Anjali Mitter Duva is an Indian American writer raised in France. She is the author of the bestselling historical novel FAINT PROMISE OF RAIN. She is also a co-founder of Chhandika, a non-profit organization that teaches and presents India's classical storytelling kathak dance. Educated at Brown University and MIT, Anjali is a frequent speaker at conferences, festivals, libraries, schools and other cultural institutions. She was a finalist for a 2018 Artist Fellowship from the Massachusetts Cultural Council, and is a teaching scholar for Grub Street Writers. In her spare time, she runs a book club for teens and the Arlington Author Salon, a quarterly literary series. She lives in the Boston area with her husband and two daughters, and is currently at work on her second novel.

More of the story

There's always more, isn't there? In this Q&A for the wonderful website Bloom, I cover some of the questions that are most often asked of me, such as:

  • Your education and early career are in urban planning. How did you decide to leave your established career and pursue writing?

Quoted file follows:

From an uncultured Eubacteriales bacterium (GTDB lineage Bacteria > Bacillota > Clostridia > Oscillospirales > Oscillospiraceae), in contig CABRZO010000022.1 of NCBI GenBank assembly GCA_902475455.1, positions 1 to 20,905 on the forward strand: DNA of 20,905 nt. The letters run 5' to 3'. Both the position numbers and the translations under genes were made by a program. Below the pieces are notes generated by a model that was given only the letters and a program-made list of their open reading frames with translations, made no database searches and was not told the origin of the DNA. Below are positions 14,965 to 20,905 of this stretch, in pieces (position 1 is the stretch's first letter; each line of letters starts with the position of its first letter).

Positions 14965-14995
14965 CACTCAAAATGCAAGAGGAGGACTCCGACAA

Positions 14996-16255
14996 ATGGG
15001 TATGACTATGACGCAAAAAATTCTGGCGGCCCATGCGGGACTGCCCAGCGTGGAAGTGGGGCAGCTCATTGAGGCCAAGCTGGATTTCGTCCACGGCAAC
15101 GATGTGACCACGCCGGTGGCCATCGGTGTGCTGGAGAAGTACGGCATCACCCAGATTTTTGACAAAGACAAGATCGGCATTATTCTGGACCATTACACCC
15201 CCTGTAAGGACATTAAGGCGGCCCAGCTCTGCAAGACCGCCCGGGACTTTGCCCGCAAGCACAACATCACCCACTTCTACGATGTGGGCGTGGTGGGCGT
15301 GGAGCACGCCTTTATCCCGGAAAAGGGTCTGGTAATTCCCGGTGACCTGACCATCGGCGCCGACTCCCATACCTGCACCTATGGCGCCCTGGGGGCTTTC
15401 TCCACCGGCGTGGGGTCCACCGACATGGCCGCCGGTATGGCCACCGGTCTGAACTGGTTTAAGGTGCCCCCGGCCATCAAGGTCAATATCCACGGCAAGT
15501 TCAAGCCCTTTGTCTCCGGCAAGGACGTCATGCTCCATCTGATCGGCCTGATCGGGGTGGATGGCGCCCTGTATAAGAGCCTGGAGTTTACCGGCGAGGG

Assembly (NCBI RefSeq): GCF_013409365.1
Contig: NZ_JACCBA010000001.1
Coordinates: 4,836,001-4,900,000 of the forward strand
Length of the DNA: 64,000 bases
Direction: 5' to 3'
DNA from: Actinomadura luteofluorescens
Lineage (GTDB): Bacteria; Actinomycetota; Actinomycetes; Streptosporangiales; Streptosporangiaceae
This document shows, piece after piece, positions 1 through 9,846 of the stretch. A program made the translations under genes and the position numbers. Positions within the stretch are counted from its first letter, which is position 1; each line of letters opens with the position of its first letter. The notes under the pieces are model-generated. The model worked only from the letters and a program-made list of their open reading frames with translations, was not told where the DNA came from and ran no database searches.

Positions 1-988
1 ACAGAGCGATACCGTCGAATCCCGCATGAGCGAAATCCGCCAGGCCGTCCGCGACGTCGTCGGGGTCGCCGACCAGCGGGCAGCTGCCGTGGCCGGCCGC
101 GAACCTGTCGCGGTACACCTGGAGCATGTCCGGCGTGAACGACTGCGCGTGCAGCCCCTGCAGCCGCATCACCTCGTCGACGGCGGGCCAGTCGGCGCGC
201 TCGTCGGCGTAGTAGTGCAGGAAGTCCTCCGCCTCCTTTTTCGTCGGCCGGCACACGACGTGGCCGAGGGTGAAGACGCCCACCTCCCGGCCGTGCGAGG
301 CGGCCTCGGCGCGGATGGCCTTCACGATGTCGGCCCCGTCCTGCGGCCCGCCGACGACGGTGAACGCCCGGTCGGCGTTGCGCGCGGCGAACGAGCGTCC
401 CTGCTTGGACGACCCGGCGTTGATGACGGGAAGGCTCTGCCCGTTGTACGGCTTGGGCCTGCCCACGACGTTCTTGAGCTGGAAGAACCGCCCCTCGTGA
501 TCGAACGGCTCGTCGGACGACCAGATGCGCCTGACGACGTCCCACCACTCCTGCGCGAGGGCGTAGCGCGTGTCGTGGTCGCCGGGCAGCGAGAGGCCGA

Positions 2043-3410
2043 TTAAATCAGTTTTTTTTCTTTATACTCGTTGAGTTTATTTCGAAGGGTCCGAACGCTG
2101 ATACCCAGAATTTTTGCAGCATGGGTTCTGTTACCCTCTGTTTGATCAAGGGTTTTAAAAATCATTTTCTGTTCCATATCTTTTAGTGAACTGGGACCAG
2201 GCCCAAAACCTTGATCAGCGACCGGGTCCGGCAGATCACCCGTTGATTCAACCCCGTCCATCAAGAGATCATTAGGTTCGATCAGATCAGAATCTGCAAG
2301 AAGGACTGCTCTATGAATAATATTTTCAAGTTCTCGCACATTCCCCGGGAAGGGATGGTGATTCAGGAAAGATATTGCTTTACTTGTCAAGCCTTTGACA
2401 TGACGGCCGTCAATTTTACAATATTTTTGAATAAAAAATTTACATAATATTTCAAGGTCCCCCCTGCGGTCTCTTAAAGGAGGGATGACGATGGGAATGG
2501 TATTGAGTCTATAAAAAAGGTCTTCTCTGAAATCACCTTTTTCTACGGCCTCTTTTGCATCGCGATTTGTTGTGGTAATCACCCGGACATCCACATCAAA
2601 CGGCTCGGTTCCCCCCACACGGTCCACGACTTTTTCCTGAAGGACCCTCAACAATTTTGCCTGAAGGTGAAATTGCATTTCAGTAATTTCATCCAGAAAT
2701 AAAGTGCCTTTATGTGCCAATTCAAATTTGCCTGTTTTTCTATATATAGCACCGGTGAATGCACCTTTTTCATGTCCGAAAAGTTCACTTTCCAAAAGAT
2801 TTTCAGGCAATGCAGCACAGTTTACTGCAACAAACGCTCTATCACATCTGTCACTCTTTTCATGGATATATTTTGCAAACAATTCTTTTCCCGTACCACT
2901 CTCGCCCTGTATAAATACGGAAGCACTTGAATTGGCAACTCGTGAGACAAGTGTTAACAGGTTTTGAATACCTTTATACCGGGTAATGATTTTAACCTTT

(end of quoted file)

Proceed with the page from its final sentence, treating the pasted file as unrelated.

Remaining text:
• You have a multicultural background—familial ties to India, growing up in France, and now living near Boston. How does having multiple cultural touch-points clarify or complicate the storytelling and writing process?

  • Tell us more about the history of kathak dance, and how it became one of the inspirations behind your new novel, Faint Promise of Rain.

  • You run a book club for children; do you find that children have a different way of reading than adults do?

  • What inspired you to write historical fiction? Did you find unexpected things while conducting your research?

  • You are planning a quartet of novels based on your study of kathak dance—can you give us a preview of what you are planning? How did you decide to write four separate novels?

  • On your blog, there is a lovely, entertaining, and very practical guide to designing your own writer’s retreat. You share that picking the right company is key—how did you meet your other fellow writers, and how does writing as a group compare to the stereotypical image of writers as working alone?

  • Who are the authors who inspired you early in your writing career, and who are you reading now?

An interview with India New England.

Links to Some things I care about